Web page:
- Journal Details
- First Published
- 01 Oct 2009
- Publication timeframe
- 4 times per year
- Open Access
Genes regulating programmed cell death are significantly upregulated in porcine immature oocytes
Page range: 1 - 10
Correct maturation of the oocyte is crucial for further fertilization and embryogenesis. It comprises of both nuclear and cytoplasmic maturation, during which the proteins, nutrients and mRNAs are assembled. Cumulus cells are connected with the oocyte via gap-junctions, which enable bi-directional transfer of molecules, forming cumulus-oocyte complex (COC). The expression pattern in CCs is thought to resemble the genes expressed in the oocyte. The CCs surrounding the gamete of high developmental competence have an increased expression of apoptotic markers. Therefore, our aim in this study was to determine whether any apoptosis-related genes are upregulated in porcine oocytes before or after IVM. We isolated COCs from 45 pubertal crossbred gilts, performed brilliant cresyl blue (BCB) staining and analyzed the gene expression pattern in oocytes before and after IVM with the use of microarray analysis. The results include 419 differentially expressed transcripts, 25 of which belong to „regulation of apoptosis” and „regulation of cell death” GO BP terms. This set of genes includes
- programmed cell death
- Open Access
Historical background of umbilical stem cell culture
Page range: 11 - 14
Umbilical cord is a waste material, and therefore does not raise ethical concerns related to its use for research and medicine. Stem cells from umbilical cord have a significant advantage over cells from other sources. First, the umbilical cord is an infinite source of stem cells, because it can be taken theoretically during each delivery. Secondly, acquisition of umbilical cord is a non-invasive, safe procedure for mother and child. Thirdly, the transplantation of umbilical cord stem cells is associated with a lower risk of infection and a less-frequent “graft versus host” reaction. In this work, the authors present a historical background of research on the cell from its discovery to modern times characterized by highly advanced methods of obtaining stem cells from umbilical cord and from other sources.
- umbilical stem cells
- history of umbilical stem cells
- Open Access
“Cell cycle process”, “cell division” and “cell proliferation” belong to ontology groups highly regulated during long–term culture of porcine oviductal epithelial cells
Page range: 15 - 24
Morphological and biochemical changes in the cells surrounding the oocyte seem to be extremely important in an effective fertilization process. Thanks to advanced cell culture techniques, as well as biochemical and bioinformatics analyses, we can partly imitate the phenomena occurring in the living organism. Previous studies showed a possibility of short – and long – term OEC in vitro cultivation, during which these cells have shown to have significant proliferation and expression of genes responsible for differentiation. Our research was aimed at maintaining a culture of porcine oviduct epithelial cells and analyzing their gene expression profile. The study employed cross-bred gilts at the age of about 9 months, obtained from commercial herds. With the use of Affymetrix® Porcine Gene 1.1 ST Array Strip, we have examined the expression of 12257 transcripts. Genes with fold change higher than abs (2) and with corrected p-value lower than 0.05 were considered as differentially expressed. We chose 20 genes with the most marked expression (10 up – regulated, 10 down – regulated) for further investigation in the context of literature sources. These genes belonged to three ontological groups: “cell cycle process”, “cell division” and “cell proliferation”. The results obtained from these studies may be the basis for further molecular analyses.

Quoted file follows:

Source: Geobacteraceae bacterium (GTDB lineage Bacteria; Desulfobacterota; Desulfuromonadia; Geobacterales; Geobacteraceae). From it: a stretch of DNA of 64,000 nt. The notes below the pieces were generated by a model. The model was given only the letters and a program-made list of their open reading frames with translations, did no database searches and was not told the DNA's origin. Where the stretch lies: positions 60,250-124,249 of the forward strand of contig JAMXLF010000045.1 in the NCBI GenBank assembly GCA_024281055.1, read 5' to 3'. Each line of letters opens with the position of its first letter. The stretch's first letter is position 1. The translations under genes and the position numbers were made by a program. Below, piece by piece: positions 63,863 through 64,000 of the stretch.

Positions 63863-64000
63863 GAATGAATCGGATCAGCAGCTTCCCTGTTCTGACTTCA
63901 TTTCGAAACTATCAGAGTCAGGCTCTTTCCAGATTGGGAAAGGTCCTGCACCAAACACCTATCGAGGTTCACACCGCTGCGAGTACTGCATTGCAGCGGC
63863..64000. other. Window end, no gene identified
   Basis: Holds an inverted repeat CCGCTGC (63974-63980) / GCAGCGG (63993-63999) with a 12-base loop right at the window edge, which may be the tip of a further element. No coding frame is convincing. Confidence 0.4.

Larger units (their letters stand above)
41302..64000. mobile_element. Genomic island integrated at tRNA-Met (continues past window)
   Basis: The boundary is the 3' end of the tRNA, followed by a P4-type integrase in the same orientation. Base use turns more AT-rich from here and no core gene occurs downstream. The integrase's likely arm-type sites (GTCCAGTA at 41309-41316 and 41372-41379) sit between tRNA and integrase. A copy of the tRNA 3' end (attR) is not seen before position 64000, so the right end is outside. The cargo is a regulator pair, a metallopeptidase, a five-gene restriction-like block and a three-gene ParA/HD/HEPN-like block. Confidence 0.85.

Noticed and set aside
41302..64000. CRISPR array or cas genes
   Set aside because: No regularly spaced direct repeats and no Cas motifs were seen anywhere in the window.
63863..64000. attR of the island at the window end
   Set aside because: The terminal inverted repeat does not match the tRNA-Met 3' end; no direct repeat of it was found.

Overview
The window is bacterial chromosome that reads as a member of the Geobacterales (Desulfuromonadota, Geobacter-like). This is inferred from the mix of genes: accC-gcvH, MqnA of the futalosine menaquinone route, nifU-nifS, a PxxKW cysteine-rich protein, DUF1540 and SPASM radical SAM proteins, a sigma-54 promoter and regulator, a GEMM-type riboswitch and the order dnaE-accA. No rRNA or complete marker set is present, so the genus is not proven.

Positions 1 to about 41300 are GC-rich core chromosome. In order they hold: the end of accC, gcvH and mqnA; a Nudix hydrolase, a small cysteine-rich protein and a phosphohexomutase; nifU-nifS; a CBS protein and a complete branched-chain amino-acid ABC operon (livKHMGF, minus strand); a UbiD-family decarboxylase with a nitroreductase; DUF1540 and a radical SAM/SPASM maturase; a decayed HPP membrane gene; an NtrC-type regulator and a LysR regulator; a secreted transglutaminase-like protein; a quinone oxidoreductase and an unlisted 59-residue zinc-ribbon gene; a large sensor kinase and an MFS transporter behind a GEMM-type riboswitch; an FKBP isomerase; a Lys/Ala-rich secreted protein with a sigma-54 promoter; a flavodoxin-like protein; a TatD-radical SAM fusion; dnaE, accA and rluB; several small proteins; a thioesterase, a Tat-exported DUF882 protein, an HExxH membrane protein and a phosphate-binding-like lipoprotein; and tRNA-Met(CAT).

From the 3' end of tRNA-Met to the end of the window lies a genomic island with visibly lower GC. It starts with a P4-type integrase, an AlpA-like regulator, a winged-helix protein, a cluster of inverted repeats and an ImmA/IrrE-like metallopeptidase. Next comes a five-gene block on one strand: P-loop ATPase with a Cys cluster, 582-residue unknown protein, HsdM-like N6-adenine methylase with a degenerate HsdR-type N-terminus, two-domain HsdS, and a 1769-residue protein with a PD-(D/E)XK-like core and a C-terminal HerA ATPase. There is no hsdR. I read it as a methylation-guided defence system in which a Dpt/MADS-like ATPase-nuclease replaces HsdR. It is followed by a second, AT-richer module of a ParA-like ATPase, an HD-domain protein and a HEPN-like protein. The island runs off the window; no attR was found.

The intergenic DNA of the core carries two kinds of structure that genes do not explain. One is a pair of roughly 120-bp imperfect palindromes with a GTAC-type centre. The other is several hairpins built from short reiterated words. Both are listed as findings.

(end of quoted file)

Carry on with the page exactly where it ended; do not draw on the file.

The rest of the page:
- microarray assays
- maturation (IVM)
- Open Access
Coexistence of pancreatic adenocarcinoma and a pseudocyst in cat
Page range: 25 - 31
Exocrine pancreatic tumors in cats and dogs are very uncommon, with exocrine pancreatic adenocarcinoma described as a particularly rare, malignant tumor in a small animals. It is usually derived from pancreatic ducts, as well as glandular tissue. Very often the disease has a subclinical course and is diagnosed only during post – mortem examination. Adenocarcinoma metastasize to both the surrounding and distant organs. The etiology of the cancer progress in the pancreas remains unknown.
Pancreatic pseudocyst (
This paper describes the case of pancreatic adenocarcinoma in a cat that occurred simultaneously with the pancreatic pseudocyst. Currently, literature indicates the necessity to differentiate the above cancer from cystic lesion. Due to the simultaneous occurrence of both pathologies, extremely rare diagnosis and spectacular picture of changes, it was decided to present this case.
- pancreatic adenocarcinoma in cat
- pancreatic pseudocyst in cat
- rare pancreatic diseases
- Open Access
The dark side of the breastfeeding: In the light of endocrine disruptors
Page range: 32 - 38
Breastfeeding plays an essential role in the healthy development of a newborn, but human milk is obviously compromised by pollutants from our environment. The main contaminants of human milk with endocrine-disrupting compound (EDCs) have raised concern for public and environmental health. Bisphenol A (BPA), which can leach from plastics, are among the most well-studied. Since EDs are known to cross the mammary gland barrier and BPA may accumulate in the neonate, “BPA-free” products have been introduced to the market. However, recent studies have shown that alternative bisphenols (e.g. BPS, BPF) can be detected in breast milk, have ED activities and may have developmental effects similar to BPA.
- endocrine disruptors